Over the past 8 weeks I’ve been hanging out with fellow broken people. That’s to say, we all have broken lungs, and we’ve been going through Pulmonary Rehabilitation (exercise, lectures and presentations on medications, self-care, twice a week for eight weeks, NHS service). There’s a mix of lung diseases and causes, but the symptoms are very similar – breathlessness, reduced energy, increased susceptibility to infection and sickness. (My particular disease/cause of COPD is Alpha1 AntiTrypsin Deficiency). We’re not actually broken as people, we’re all pretty upbeat and positive all things considered, with full lives, but our impairments are significant and our lungs are, frankly, knackered.
It’s been interesting for me, because I’ve always resisted involvement in groups on the grounds that I didn’t want my life to revolve round my physical impairments. But it must be the right time because I’ve really enjoyed meeting the others.
Last week, a new guy joined the group. He said “I’m OK you know, I can walk as far as I like on the flat, but the slightest incline and I’m done for.” “Yeah” we all said. Because we all know. No explanation necessary. Hills are our nemesis. But there’s lots of other things we’ve had to give up too.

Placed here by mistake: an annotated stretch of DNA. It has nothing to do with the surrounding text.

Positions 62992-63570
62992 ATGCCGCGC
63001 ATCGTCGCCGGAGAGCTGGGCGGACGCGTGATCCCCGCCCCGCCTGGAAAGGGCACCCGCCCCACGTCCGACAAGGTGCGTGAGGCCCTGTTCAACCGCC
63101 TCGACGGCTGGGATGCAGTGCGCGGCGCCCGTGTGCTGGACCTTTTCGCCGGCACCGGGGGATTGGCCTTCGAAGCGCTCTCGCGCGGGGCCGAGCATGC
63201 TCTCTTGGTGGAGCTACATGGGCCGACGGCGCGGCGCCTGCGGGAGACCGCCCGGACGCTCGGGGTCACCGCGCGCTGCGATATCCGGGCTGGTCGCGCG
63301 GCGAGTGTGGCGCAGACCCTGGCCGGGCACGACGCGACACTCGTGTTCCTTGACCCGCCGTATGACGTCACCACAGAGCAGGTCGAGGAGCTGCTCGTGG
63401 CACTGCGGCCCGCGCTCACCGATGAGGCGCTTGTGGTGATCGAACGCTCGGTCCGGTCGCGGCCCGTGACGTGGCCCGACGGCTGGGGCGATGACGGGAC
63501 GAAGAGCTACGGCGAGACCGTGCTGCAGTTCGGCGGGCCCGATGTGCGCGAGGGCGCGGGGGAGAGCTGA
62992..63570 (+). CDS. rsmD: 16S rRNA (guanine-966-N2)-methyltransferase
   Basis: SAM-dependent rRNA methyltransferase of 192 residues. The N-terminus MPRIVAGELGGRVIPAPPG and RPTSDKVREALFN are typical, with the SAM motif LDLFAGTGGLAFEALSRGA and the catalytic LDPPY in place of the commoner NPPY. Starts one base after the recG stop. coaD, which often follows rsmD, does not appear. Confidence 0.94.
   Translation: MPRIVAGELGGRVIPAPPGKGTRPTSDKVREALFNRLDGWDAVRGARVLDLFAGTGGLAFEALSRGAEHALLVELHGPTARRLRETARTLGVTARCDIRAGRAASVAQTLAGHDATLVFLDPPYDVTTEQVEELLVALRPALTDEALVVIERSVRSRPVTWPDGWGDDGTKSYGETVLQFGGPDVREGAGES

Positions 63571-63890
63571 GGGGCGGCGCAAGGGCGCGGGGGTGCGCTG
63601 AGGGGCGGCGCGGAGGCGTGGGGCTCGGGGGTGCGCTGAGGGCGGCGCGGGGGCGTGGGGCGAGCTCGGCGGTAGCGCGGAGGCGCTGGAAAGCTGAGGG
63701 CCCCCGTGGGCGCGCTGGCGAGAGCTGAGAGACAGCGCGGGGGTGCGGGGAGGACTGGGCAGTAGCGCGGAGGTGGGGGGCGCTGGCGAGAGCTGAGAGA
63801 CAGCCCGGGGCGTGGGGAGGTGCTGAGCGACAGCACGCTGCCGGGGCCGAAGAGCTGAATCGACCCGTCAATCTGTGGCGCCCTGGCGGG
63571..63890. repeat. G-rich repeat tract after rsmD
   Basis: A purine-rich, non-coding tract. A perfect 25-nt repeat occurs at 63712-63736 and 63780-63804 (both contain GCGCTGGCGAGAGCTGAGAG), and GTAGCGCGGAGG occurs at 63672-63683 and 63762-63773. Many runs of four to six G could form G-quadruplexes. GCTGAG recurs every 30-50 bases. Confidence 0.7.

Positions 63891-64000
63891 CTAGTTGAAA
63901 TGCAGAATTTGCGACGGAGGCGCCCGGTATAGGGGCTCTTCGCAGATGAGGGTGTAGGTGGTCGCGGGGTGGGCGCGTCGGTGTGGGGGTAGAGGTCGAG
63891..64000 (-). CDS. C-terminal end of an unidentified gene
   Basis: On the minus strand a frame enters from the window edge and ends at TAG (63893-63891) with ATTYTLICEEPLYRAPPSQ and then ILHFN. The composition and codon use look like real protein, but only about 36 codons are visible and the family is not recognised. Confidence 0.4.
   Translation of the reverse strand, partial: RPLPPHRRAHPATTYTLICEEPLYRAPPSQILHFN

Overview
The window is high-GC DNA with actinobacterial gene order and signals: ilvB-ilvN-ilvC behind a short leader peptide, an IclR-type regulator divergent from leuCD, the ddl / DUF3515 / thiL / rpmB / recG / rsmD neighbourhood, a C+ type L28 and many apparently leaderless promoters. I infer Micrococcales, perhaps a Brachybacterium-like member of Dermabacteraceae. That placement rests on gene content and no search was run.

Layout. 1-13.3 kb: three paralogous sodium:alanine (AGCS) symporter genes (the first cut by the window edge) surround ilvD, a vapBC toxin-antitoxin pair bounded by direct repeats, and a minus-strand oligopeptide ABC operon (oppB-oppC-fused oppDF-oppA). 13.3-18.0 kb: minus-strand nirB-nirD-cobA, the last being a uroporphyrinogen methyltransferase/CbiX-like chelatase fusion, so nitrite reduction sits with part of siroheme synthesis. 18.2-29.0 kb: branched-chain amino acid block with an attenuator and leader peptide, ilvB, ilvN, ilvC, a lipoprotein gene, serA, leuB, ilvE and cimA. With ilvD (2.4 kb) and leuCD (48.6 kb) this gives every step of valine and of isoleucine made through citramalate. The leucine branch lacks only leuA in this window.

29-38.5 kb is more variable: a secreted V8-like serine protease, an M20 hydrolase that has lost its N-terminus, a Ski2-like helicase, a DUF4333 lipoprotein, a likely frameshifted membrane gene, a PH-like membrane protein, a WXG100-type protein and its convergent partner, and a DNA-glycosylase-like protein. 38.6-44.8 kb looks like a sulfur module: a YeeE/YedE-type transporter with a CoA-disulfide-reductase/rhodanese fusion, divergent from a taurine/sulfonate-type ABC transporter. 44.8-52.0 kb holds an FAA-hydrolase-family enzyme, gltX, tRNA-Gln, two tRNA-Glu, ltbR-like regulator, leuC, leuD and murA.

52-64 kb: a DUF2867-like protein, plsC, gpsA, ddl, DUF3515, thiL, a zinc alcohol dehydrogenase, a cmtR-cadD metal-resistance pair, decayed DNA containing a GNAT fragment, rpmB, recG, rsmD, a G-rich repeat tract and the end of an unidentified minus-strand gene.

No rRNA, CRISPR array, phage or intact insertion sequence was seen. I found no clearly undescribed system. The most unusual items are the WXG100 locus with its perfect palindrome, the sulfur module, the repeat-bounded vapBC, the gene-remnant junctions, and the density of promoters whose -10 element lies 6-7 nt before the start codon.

Talking of hills, one member, I’m gonna call him Terry for now, is a keen skier. Or at least he was. He was recently diagnosed with Idiopathic Pulmonary Fibrosis. That is, the unexplained hardening and dying off of your lungs. The prognosis isn’t good – 5 or 6 years if he’s lucky. He’s not old, in his sixties, was expecting a lot more years of active life. Now he can’t go skiing. Actually, he struggles to mow the lawn, but skiing is what he’s hated giving up the most. He’s bloody furious about it. It’s like a bereavement to him. But if his oxygen sats stay good he’s going on holiday next month and looking forward to some sunshine and sightseeing.
Jean (not her real name) gets fed up of relying on her daughter and grandchildren to do the vacuuming and change the bed. She’s not so bothered about giving up the big things, because she always expected to do that as she got older, it’s the giving up the little things that make her independent that irk. Though a new lightweight cordless vacuum cleaner has given her a bit of oomf.
Bill (another alias) doesn’t go hill walking any more, and he gets a man in to mow the lawn. For some activities he utilises his oxygen tank to give him a fighting chance. Mind you, he still makes it to the pub a few times a week, so not everything has had to stop. Where there’s a will, there’s a way.
Alison (you guessed it) gets fed up with feeling so frail, but she had already slowed down a lot as she has aged, so hasn’t noticed it as much, and she still lives for watching sport on TV. But her husband isn’t well either so they have to play it by ear day by day. They’ve given up planning ahead.